Focused Observation: Everything You Need to Know

This is an observation that takes place with a specified objective, and the observer is present throughout and is a part of the process. During the early years, a practitioner can use focused observation to study a particular child or group of children in a specific area of learning. Such observations can help practitioners make informed assessments and collect evidence of particular skills to track learning/development and decide a plan for the next steps.

Intentional teaching starts with focused observations and methodical documentation of children’s learning and development. With focused observation, practitioners can get to know every child well, track their progress, and chart an individualized curriculum. They can use different tools and techniques to strengthen their observations, build portfolios with rich documentation, and offer adequate support to every child.

Each setting for which focused observation is carried out will use the 3-step process of ‘observe, evaluate, and plan’ to make sure of every child’s ongoing development. While some practitioners choose specific methods for undertaking observations and assessments, others may simply evaluate if their chosen style of the setting is sufficient in documenting learning and supporting continuous development.

Some commonly used methods of focused observation during a child’s early years are:

·         Long Observations/Narrative: Such observations typically last for twenty to thirty minutes. They will generally be written in a format that lets practitioners link them quickly to the prime and specific learning areas. When making longer observations, practitioners need to focus on what they would like to monitor and if it’s a particular behavior or skill during a certain time of the day. As these observations are lengthy, they are conducted less frequently. This makes it crucial for the practitioners to have a clear goal for what they would like to accomplish from the observation.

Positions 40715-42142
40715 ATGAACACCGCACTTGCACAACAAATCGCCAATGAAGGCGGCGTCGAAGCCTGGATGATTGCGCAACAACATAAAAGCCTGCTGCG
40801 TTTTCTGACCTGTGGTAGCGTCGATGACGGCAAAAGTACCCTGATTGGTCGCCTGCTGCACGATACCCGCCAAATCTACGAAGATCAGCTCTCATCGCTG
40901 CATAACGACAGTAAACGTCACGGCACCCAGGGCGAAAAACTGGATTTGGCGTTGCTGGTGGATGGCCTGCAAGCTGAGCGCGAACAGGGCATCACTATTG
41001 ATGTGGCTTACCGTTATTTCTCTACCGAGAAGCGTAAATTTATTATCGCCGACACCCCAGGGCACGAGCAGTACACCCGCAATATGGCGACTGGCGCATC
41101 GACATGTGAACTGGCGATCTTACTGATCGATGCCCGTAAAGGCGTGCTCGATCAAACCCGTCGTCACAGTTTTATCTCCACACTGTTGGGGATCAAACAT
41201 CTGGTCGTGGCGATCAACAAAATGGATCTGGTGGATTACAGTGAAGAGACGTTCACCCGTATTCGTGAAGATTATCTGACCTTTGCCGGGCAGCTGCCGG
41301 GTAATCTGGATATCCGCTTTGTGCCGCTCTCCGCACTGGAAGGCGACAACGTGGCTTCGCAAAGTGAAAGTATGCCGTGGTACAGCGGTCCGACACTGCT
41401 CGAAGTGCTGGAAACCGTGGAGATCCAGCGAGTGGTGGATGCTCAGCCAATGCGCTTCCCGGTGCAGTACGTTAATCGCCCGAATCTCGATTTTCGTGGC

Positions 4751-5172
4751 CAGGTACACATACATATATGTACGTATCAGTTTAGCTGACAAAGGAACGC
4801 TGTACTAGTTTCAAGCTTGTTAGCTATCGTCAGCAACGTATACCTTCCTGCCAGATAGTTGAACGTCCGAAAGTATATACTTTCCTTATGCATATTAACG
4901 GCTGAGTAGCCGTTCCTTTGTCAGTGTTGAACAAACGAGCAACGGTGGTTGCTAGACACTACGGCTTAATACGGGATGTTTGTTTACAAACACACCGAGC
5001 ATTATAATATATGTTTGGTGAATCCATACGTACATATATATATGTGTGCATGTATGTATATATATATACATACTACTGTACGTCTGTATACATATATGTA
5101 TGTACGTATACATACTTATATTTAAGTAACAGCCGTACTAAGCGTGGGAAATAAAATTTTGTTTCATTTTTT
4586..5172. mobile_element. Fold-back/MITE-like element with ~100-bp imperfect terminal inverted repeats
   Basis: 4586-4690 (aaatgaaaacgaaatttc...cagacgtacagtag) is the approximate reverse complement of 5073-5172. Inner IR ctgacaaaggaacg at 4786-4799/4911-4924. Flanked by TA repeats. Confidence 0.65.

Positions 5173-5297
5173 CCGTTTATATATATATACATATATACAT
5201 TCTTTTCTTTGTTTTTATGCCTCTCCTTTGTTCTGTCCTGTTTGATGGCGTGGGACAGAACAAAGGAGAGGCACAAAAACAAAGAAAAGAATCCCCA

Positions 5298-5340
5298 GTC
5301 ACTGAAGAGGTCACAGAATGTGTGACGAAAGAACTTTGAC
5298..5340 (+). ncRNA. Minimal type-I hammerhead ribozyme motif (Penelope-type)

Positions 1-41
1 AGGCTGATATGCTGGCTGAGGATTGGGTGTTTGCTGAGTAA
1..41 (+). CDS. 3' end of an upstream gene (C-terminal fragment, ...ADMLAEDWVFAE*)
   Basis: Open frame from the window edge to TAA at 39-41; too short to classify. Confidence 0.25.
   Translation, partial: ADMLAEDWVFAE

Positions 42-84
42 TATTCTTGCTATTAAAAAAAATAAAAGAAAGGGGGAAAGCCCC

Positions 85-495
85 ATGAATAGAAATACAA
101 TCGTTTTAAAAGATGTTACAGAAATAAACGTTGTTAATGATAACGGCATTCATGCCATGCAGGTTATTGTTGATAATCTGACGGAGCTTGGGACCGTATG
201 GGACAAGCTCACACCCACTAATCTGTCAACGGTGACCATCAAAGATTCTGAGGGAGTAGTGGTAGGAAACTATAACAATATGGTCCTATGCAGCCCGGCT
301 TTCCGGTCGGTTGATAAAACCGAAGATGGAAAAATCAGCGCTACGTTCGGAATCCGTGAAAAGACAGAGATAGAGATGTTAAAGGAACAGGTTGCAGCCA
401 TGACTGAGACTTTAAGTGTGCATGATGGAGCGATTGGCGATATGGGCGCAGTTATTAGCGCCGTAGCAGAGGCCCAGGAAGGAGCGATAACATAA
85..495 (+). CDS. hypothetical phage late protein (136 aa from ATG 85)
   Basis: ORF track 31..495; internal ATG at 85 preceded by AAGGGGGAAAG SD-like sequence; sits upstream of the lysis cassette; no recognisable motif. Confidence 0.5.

·         Shorter Observations: Sometimes, such spontaneous observations are just a few sentences long. Practitioners conduct them frequently and use their knowledge of particular children to identify their actions and skills that are worthy of recognition.

·         Learning Stories: Compared to narrative observations, they are longer. They are conducted for an extended period to create a fuller image of the children, their interests, and their enduring aptitude to develop and thrive.

·         Artworks: From mathematics to mark-making, a solitary piece of artwork made by a child can have links to several EYFS areas within both the specific and prime areas of learning. Such observations help practitioners make evidence-based and informed assessments.

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